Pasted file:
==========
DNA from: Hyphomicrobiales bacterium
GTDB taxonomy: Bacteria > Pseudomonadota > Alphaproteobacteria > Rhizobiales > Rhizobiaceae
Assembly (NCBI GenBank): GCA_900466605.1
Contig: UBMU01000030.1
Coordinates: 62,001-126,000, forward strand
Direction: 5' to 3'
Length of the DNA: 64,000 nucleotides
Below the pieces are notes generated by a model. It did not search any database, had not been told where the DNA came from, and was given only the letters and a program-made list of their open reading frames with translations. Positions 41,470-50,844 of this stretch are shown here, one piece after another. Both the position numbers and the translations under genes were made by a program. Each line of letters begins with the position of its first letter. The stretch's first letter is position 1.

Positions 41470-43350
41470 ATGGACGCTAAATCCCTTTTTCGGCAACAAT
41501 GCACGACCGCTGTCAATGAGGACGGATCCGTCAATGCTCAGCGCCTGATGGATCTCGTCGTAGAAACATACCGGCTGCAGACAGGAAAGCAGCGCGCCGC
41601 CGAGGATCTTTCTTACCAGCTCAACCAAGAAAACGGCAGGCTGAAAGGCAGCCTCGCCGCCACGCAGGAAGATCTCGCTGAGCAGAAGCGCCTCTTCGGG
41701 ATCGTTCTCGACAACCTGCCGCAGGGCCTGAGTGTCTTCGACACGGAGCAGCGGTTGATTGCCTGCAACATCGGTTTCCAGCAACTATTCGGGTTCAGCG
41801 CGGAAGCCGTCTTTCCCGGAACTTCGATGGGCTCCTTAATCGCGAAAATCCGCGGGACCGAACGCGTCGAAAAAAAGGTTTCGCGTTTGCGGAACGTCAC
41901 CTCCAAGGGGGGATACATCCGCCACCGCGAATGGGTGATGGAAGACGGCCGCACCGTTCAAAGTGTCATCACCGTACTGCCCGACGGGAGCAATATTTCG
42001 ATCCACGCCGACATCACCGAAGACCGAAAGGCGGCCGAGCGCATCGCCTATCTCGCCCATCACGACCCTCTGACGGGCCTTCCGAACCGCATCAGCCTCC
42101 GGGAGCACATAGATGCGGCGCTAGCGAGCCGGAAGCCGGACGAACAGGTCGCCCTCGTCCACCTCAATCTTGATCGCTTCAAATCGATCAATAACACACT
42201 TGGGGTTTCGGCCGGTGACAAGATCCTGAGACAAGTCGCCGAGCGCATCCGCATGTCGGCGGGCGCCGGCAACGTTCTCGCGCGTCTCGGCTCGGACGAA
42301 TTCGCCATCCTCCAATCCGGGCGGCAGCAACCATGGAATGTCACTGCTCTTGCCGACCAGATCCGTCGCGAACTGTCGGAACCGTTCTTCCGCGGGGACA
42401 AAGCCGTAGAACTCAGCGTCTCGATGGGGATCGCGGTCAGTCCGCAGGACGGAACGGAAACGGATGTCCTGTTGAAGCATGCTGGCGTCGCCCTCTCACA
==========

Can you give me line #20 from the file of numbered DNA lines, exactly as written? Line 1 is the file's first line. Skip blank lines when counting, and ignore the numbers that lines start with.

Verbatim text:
42401 AAGCCGTAGAACTCAGCGTCTCGATGGGGATCGCGGTCAGTCCGCAGGACGGAACGGAAACGGATGTCCTGTTGAAGCATGCTGGCGTCGCCCTCTCACA